Hamil­ton snatches pole for Mercedes


World cham­pion Lewis Hamil­ton roared to pole po­si­tion in Satur­day’s qual­i­fy­ing for the Chi­nese Grand Prix, just pip­ping Mercedes team­mate Nico Ros­berg.

Fer­rari’s Se­bas­tian Vet­tel, who stunned the Sil­ver Ar­rows to win in Malaysia two weeks ago, will start from third on the grid for Sun­day’s race along­side the Wil­liams of Felipe Massa.

Hamil­ton, who won in Shang­hai for the third time last year, clocked the quick­est time of one minute, 35.782 sec­onds to main­tain his per­fect qual­i­fy­ing record at the sea­son’s first three races.

“We have a tough race ahead of us,” Hamil­ton told re­porters. “The Fer­raris are strong on long-run pace so it’s not over by any means.”

Ros­berg lapped just four hun­dredths slower than the Bri­ton, and when in­formed he had just missed out on pole, he yelled over the ra­dio: “Oh come on, guys!”

Clearly ir­ri­tated, the Ger­man shook hands with coun­try­man Vet­tel but blanked Hamil­ton as the top three posed for pho­to­graphs in the pit lane.

“The lap is never 100 per­cent per­fect, but four hun­dredths is the blink of an eye so that’s even more an­noy­ing,” fumed Ros­berg. “It was very, very close but I think I’ve still got a de­cent chance to­mor­row.”

Hamil­ton has dom­i­nated all week­end, his only real dis­com­fort com­ing from an over­heat­ing cock­pit on Satur­day, but Ros­berg’s pace should make for an ab­sorb­ing battle in China be­tween the two Mercedes, who feuded bit­terly last sea­son.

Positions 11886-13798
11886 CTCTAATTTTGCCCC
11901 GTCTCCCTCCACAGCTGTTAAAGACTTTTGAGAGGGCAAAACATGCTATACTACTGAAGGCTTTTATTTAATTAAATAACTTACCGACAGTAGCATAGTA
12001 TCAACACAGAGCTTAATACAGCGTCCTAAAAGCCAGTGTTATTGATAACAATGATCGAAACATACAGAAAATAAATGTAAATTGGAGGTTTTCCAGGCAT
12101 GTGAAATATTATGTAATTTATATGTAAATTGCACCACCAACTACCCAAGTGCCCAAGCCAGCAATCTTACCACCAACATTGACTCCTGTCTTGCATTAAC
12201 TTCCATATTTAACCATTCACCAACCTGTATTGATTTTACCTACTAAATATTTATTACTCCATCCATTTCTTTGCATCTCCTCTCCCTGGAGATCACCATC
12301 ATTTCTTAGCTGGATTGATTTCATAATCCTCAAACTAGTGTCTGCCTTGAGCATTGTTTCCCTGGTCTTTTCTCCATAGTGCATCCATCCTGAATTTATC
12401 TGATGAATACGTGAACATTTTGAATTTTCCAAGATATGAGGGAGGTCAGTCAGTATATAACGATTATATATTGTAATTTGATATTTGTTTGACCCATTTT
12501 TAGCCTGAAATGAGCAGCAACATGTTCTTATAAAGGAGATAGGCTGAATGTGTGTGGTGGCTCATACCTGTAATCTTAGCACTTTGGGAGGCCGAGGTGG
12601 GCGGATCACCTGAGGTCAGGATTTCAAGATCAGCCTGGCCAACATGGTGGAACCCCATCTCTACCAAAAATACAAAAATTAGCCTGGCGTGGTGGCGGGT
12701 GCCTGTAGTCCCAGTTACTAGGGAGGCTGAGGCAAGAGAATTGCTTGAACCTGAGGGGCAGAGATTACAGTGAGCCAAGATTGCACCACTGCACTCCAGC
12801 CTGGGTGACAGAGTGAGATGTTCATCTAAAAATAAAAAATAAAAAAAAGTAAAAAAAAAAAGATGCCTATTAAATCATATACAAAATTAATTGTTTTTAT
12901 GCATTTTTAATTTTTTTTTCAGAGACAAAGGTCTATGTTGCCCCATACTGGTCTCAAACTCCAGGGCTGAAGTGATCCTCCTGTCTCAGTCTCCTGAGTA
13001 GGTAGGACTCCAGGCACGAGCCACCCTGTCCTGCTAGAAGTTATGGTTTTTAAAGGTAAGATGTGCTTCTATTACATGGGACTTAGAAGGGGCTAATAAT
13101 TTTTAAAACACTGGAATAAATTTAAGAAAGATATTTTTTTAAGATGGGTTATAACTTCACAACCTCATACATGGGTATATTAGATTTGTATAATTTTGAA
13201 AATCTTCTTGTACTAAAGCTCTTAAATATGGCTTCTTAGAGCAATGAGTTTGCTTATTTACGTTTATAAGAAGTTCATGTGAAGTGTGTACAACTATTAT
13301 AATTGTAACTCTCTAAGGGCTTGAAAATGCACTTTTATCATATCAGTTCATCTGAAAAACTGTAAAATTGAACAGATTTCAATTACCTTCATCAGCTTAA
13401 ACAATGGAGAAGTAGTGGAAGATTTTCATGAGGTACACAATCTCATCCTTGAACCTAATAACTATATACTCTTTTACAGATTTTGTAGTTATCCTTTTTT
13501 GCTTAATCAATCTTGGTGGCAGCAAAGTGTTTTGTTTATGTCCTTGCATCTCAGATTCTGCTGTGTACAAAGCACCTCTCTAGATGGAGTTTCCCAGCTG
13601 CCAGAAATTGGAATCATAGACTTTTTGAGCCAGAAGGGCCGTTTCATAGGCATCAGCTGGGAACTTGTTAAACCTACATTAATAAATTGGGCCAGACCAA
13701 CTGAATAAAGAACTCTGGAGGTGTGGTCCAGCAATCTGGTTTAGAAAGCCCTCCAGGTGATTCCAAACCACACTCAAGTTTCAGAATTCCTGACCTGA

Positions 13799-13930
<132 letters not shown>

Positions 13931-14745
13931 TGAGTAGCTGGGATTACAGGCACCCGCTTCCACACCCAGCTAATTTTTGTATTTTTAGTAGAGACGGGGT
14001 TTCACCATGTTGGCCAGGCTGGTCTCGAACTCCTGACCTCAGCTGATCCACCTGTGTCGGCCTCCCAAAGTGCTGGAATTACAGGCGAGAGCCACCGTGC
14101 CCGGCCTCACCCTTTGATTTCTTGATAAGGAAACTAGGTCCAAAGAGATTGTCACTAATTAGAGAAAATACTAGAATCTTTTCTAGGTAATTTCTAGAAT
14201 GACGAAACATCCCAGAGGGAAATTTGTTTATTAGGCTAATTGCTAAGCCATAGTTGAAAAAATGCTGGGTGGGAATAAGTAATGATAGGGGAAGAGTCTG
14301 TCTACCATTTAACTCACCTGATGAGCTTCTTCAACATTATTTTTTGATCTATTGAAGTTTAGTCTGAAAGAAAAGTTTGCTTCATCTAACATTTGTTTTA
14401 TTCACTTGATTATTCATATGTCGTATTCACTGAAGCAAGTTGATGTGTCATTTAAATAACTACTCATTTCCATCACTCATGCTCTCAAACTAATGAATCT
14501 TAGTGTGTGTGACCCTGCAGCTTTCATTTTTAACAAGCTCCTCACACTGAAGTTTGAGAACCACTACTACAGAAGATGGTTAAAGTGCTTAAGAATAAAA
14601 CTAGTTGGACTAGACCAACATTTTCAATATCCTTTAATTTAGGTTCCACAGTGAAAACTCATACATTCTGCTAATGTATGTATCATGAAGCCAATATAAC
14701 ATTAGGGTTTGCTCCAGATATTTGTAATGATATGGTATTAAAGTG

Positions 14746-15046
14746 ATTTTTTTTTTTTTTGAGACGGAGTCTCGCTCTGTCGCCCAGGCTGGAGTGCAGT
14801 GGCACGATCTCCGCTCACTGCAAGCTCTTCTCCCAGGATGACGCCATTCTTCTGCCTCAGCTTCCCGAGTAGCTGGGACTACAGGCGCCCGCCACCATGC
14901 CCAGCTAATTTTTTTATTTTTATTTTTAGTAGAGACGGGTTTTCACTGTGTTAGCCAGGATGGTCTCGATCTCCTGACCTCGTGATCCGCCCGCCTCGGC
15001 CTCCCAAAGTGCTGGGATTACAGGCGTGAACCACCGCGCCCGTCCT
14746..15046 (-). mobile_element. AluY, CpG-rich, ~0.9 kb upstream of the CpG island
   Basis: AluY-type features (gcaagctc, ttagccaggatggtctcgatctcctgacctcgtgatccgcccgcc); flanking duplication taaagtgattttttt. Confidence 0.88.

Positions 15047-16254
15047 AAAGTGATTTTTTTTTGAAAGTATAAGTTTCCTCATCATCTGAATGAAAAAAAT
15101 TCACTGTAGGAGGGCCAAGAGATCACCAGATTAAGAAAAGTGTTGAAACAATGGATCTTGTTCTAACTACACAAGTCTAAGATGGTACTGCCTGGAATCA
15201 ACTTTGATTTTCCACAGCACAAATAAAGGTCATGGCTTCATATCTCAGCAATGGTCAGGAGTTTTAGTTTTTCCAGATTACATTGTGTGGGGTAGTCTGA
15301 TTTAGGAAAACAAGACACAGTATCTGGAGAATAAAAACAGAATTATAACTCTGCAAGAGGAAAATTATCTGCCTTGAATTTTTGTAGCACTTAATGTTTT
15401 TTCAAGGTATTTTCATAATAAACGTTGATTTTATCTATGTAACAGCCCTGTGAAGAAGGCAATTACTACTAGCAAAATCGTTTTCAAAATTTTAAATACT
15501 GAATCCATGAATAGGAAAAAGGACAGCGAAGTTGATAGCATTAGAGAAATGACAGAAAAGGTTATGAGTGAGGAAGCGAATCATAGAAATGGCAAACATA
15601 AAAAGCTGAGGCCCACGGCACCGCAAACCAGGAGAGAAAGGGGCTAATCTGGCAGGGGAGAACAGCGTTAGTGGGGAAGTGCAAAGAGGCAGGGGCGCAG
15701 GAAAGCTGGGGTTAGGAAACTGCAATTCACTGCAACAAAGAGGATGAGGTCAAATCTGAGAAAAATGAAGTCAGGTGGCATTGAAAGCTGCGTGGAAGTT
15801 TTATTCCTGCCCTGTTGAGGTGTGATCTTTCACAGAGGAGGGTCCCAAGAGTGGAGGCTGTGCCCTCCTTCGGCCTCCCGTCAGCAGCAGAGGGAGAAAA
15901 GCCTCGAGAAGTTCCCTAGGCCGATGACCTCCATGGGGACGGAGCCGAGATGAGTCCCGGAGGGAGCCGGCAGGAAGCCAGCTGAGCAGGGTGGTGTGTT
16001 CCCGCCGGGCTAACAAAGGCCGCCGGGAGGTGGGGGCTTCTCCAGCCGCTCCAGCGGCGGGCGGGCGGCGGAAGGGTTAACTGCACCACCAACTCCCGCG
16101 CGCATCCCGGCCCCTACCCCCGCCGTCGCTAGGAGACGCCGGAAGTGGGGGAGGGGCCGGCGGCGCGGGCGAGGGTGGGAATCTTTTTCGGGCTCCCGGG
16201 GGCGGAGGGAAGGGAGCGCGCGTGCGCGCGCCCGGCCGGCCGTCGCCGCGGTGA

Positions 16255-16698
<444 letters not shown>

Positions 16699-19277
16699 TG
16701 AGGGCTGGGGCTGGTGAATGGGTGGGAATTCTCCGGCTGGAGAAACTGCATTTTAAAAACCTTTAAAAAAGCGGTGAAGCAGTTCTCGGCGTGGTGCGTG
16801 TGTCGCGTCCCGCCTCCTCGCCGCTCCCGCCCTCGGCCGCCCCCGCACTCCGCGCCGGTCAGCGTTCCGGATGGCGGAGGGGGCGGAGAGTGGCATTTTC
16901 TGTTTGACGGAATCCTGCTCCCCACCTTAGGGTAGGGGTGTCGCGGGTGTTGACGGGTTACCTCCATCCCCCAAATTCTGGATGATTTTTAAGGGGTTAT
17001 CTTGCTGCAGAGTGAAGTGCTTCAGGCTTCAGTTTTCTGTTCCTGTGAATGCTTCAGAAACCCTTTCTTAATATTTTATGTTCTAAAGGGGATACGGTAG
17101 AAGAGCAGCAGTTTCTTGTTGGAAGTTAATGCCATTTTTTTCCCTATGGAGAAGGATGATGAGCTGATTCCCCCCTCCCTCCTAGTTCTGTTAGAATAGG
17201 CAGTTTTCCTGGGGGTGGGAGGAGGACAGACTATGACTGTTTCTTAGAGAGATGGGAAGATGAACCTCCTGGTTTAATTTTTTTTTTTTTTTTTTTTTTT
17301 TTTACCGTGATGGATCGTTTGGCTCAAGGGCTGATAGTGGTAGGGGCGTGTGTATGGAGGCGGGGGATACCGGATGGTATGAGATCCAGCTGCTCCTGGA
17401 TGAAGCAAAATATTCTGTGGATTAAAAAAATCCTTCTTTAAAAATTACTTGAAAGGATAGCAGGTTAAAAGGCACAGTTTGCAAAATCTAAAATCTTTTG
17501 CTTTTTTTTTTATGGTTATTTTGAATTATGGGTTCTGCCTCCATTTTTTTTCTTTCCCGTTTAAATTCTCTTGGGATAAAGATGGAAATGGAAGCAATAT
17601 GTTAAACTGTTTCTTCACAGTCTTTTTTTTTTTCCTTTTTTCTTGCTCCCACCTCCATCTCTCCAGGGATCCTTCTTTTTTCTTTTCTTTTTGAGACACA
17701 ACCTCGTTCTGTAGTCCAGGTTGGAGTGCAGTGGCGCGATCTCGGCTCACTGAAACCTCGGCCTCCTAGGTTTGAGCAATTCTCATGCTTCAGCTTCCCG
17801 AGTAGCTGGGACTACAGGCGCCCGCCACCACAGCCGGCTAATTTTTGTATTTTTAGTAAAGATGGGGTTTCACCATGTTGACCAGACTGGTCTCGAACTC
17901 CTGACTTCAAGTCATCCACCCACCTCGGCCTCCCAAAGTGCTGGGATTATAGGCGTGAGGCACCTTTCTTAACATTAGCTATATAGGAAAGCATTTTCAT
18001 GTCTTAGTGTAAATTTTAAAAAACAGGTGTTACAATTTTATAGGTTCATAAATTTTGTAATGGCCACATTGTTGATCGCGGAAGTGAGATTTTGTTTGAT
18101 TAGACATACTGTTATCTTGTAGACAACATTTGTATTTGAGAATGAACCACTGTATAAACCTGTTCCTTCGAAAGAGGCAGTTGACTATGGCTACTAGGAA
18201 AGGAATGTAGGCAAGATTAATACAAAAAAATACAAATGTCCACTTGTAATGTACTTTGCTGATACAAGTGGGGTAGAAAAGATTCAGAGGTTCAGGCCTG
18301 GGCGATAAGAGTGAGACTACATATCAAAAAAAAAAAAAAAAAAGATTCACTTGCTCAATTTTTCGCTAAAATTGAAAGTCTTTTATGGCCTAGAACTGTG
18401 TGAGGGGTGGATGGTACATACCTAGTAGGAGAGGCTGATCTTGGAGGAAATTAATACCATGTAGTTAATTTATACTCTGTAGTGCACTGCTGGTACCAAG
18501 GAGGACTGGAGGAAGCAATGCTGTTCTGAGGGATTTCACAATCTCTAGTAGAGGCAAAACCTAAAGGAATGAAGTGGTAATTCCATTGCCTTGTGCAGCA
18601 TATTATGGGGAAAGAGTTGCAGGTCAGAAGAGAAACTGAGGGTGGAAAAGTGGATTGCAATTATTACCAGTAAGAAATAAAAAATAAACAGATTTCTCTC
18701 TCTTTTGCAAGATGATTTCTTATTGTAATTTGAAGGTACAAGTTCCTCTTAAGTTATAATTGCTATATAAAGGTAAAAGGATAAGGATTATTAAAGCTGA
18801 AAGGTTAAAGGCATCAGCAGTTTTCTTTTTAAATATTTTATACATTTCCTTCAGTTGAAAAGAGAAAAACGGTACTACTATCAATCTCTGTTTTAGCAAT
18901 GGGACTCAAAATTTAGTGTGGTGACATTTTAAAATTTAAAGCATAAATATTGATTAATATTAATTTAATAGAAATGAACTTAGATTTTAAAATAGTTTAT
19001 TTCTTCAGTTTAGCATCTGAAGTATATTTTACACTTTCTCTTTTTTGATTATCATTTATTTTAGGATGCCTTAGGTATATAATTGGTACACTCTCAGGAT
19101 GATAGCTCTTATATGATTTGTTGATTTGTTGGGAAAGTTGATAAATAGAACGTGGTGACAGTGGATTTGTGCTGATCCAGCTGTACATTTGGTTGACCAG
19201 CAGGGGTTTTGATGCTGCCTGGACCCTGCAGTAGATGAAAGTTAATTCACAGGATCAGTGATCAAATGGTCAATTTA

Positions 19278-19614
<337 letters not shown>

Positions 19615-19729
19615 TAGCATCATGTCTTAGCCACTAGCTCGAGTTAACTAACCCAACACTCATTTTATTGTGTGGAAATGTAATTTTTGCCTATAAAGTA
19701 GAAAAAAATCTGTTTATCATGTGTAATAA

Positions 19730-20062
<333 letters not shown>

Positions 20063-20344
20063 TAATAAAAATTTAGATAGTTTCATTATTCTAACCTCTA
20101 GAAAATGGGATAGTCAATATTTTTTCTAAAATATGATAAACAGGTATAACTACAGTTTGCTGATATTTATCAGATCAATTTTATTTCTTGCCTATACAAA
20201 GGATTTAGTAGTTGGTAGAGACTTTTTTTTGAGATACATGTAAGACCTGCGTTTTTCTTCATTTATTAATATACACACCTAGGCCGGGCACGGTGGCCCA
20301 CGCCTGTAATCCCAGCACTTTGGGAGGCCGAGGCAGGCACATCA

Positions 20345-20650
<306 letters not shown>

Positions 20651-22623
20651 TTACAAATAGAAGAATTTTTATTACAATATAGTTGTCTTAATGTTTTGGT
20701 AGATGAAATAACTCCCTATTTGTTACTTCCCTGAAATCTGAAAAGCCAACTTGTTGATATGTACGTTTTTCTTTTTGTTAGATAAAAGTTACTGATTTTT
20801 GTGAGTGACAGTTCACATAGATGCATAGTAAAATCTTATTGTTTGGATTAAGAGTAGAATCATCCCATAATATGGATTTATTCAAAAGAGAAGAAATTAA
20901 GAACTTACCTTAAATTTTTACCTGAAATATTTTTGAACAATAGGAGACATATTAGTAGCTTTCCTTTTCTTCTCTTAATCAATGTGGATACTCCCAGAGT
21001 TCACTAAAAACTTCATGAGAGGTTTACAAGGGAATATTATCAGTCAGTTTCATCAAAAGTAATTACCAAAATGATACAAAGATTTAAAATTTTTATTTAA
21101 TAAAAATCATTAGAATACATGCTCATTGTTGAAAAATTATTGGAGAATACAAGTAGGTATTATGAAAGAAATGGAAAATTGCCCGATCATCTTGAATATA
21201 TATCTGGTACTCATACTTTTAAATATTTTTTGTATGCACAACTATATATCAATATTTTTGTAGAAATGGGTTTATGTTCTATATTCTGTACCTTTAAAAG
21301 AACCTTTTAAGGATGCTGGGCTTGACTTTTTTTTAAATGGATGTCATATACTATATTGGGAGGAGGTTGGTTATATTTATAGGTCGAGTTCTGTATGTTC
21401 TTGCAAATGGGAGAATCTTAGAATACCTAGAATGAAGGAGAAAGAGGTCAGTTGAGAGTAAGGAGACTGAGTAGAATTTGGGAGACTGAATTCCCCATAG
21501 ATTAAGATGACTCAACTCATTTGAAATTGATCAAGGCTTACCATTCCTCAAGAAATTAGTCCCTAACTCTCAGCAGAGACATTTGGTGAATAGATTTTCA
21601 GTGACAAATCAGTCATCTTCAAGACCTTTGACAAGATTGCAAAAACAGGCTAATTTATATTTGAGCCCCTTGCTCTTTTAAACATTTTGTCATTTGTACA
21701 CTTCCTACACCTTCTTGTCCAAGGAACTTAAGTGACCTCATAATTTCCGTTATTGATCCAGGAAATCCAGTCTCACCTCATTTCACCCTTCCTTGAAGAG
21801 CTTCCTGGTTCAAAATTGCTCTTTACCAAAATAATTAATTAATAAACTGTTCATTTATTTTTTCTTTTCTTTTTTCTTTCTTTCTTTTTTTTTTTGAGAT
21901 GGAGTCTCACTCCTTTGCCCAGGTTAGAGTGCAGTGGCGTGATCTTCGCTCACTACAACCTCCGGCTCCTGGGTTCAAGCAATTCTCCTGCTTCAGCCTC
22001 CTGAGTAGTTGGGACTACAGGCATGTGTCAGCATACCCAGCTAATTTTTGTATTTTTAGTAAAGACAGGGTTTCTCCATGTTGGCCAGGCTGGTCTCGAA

Vet­tel clocked 1:36.687 ahead of Massa and the sec­ond Wil­liams of Valt­teri Bot­tas as Fer­rari failed to get both cars on the sec­ond row, Kimi Raikko­nen only sixth fastest in smoggy con­di­tions.

Vet­tel ‘happy’

“We knew it would be tough in qual­i­fy­ing to be re­ally, re­ally close,” said Vet­tel. “But we are fairly happy to be right be­hind them. Ob­vi­ously we want to close the gap to­mor­row but for now we can be rea­son­ably happy.”

Red Bull’s Daniel Ric­cia­rdo and Ro­main Gros­jean’s Lo­tus were next and the Saubers of Felipe Nasr and Mar­cus Eric­s­son rounded out the top 10.

How­ever, there was more dis­ap­point­ment for McLaren as Jen­son But­ton and Fer­nando Alonso lan­guished back on the ninth row, 17th and 18th re­spec­tively.

Alonso, who ground to a halt in the morn­ing’s prac­tice with smoke pour­ing from his car, stormed past me­chan­ics and into the garage af­ter his lat­est set­back, while McLaren boss Ron Den­nis stared grimly at his pit screen.

Both But­ton and Alonso, suf­fer­ing a wretched run of mis­for­tune on his re­turn to McLaren from Fer­rari, failed to fin­ish in Malaysia to leave them with­out a sin­gle point from the first two races.

Mercedes racked up 16 vic­to­ries in 19 races last year and again pul­ver­ized their ri­vals in this sea­son’s opener in Australia, be­fore Vet­tel stopped the rot in Sepang to give Fer­rari a first win since 2013.

Se­cu­rity for Sun­day’s race has been tight­ened af­ter a fan in­vaded the track dur­ing Fri­day’s free prac­tice, vault­ing the pit­lane wall and de­mand­ing to test drive a Fer­rari be­fore be­ing tack­led by ste­wards and handed over to po­lice.


Mercedes crew mem­bers pre­pare to change tires for their driver Nico Ros­berg, of Ger­many, dur­ing the third prac­tice ses­sion for the Chi­nese For­mula One Grand Prix at Shang­hai In­ter­na­tional Cir­cuit in Shang­hai on Satur­day, April 11.

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